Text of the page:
ISSN 2330-717X

Romania: Court Insists Living Man Is Legally ‘Dead’

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By Ana Maria Luca

A court ruling in eastern Romania has left a man unable to leave the country because his family long ago had him declared dead.

A Romanian man who has been working and living in Turkey for 26 years has made headlines after a court in Eastern Romania denied his appeal to cancel his death certificate, issued in 2016.

Constantin Reliu, from Barlad, eastern Romania, on Thursday said he left the country in 1992 to work in Turkey and last visited his family in 1999. He then broke off contact with his wife, but she did not divorce him. Instead, in 2013, she filed for a local court to declare him dead.

Reliu said he only found out he was no longer a citizen in January when he arrived at Bucharest airport, after the Turkish authorities deported him back to Romania because his documents had expired.

“The head of the border police in Otopeni [airport] called me to his office, turned on his computer and showed it to me: ‘Look, Constantin Reliu [declared] dead by his wife,’” he told local news channel Digi24 on Wednesday.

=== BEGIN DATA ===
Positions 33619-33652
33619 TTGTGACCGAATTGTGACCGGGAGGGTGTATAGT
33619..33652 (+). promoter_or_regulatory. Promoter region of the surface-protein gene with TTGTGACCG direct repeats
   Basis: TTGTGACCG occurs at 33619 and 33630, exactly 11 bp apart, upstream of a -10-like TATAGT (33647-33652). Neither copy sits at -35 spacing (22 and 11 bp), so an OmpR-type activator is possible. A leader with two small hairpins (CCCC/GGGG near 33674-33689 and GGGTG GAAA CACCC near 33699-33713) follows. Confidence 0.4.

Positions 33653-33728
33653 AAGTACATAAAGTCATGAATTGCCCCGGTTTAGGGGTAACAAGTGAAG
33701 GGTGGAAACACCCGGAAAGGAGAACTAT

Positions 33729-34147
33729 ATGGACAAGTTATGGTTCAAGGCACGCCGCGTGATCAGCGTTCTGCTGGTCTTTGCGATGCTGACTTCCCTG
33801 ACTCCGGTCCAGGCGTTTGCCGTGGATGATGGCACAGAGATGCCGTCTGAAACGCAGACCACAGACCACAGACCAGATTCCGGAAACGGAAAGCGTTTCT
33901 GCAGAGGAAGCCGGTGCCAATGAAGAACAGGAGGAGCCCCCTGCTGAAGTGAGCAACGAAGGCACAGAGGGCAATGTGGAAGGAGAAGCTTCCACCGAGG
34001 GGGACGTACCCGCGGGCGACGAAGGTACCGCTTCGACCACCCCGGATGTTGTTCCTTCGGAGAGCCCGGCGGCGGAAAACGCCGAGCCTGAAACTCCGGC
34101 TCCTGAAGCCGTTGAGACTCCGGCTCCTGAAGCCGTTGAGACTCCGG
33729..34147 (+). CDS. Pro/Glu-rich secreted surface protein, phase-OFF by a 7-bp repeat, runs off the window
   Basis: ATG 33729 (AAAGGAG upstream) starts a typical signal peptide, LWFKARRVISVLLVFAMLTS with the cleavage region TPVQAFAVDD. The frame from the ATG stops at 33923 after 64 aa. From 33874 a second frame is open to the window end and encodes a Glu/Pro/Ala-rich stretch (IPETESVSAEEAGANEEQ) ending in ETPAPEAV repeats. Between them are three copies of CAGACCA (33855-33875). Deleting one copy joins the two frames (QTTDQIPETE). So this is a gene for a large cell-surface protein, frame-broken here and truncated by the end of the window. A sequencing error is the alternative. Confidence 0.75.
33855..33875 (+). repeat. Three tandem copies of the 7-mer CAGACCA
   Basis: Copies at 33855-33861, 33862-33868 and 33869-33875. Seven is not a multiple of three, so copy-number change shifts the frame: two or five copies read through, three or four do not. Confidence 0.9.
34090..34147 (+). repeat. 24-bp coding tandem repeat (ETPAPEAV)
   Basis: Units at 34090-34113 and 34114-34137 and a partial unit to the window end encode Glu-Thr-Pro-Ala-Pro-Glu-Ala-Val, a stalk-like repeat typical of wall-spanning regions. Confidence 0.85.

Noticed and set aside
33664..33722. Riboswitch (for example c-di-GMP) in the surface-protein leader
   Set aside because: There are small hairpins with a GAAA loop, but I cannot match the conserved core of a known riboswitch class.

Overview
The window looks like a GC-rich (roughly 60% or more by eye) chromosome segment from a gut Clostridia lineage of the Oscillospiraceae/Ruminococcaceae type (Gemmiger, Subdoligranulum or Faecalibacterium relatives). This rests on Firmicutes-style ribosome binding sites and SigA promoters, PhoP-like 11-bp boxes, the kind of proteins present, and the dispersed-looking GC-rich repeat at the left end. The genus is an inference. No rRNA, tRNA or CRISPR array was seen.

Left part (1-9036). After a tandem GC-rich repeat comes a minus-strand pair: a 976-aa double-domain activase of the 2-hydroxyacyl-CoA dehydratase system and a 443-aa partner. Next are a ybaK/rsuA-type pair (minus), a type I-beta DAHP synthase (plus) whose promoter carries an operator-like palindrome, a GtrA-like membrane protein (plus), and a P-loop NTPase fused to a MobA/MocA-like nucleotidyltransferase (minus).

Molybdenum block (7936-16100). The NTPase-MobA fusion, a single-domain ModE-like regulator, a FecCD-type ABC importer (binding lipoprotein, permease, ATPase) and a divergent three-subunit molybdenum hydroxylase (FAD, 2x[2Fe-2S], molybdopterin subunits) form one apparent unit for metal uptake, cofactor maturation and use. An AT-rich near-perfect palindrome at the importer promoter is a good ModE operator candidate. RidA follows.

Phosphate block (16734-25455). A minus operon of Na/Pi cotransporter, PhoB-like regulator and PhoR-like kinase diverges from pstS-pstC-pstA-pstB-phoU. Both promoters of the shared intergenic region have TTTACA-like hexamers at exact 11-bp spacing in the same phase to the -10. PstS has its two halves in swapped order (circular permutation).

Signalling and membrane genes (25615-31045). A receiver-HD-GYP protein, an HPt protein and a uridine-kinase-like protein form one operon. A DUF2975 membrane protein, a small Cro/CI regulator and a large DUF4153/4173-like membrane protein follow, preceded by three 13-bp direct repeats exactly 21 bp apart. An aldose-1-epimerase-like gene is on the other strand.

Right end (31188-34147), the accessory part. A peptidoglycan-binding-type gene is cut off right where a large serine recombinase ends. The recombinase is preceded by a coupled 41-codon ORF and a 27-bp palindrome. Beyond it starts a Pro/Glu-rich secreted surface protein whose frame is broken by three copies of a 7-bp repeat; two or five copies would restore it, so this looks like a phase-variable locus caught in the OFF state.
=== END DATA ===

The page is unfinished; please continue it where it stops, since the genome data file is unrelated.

The court said it rejected his appeal because it came too late, almost two years after he was pronounced dead.

Under Romanian law, Reliu can still file for an annulment of the death certificate in the same court where the 2016 decision was issued, regardless of his rejected appeal.

He said he wanted to return to Turkey where he owns a business, but first needs to get his identity back in order to leave the country.

“I am dead according to the papers, although I am alive. I have no source of income, and I can’t get a job, I can’t do anything because I am dead,” he said.


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Balkan Insight

Balkan Insight

The Balkan Insight (fornerkt the Balkin Investigative Reporting Network, BIRN) is a close group of editors and trainers that enables journalists in the region to produce in-depth analytical and investigative journalism on complex political, economic and social themes. BIRN emerged from the Balkan programme of the Institute for War & Peace Reporting, IWPR, in 2005. The original IWPR Balkans team was mandated to localise that programme and make it sustainable, in light of changing realities in the region and the maturity of the IWPR intervention. Since then, its work in publishing, media training and public debate activities has become synonymous with quality, reliability and impartiality. A fully-independent and local network, it is now developing as an efficient and self-sustainable regional institution to enhance the capacity for journalism that pushes for public debate on European-oriented political and economic reform.

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